Byrd's career is fascinating mostly because of his rabid fan support. It appears this happened for three main reasons: his recruiting profile, his injury history, and his last name. These three factors made him entirely relatable and identifiable despite the fact that he wasn't very good. And by not very good, I mean that he never posted an offensive rating above 100 for a season. He was a sharpshooter that never shot above 30% from 3-point range.
The strange thing about the hype associated with Byrd is that it sort of built up over time. After his commitment as a skinny shooter, he put on a bunch of muscle and seemed like a monster in waiting. The lingering foot injury gave everyone the ability to wonder, "Is he finally healthy?" When he was voted co-captain before the '12-'13 season, that seemed like a sign he was about to give us the 3-point barrage we'd been waiting for. As other injuries accumulated in the '13-14 season, it was possible he could be one to step up. Then he gave us his defining moment as a Spartan: a three-pointer in OT against #15 Iowa to give MSU a 6 point lead it would never relinquish.
Unfortunately, this hype probably ended Byrd's career at MSU. What would have happened if the Breslin didn't always collectively hold its breath when he touched the ball offensively? If the students in the Izzone didn't flap their arms when he entered the game? Would he have been able to let the monkey off of his back and live up to his potential? It is fitting that his clutch three happened on the road.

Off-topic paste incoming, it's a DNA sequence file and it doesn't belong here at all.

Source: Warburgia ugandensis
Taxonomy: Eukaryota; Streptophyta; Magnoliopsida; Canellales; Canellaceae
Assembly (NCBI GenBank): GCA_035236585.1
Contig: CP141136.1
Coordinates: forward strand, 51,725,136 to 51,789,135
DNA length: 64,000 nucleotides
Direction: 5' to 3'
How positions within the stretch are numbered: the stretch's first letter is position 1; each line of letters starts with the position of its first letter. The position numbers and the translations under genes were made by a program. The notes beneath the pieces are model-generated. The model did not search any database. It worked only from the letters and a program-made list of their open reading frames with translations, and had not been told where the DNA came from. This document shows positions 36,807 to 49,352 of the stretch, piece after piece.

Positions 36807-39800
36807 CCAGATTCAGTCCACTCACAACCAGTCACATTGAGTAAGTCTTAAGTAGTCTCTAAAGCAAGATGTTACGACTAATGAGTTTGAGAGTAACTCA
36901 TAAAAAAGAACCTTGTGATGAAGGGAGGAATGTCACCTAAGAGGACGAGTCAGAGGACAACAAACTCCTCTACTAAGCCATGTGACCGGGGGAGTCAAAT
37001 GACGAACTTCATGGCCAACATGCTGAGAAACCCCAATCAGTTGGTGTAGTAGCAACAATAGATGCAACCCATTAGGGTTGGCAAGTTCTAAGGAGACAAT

Those questions sort of presume that the answer is yes. But buried in the Graham Couch article is a nugget about Alex Gauna possibly retiring, as well. Gauna is an interesting comparison because he was part of the same recruiting class and has had an equally frustrating career, but is not nearly as relatable or identifiable as Byrd. We have never been sure what Gauna should be; the best anyone can muster is a poor man's Goran Suton. That hasn't happened, but by any metric Gauna is actually a more effective player than Byrd:
Regardless of this comparison, Byrd was fun to root for and the end of his Michigan State career is a downer. We will miss you, Russell. But I think you're better off without us.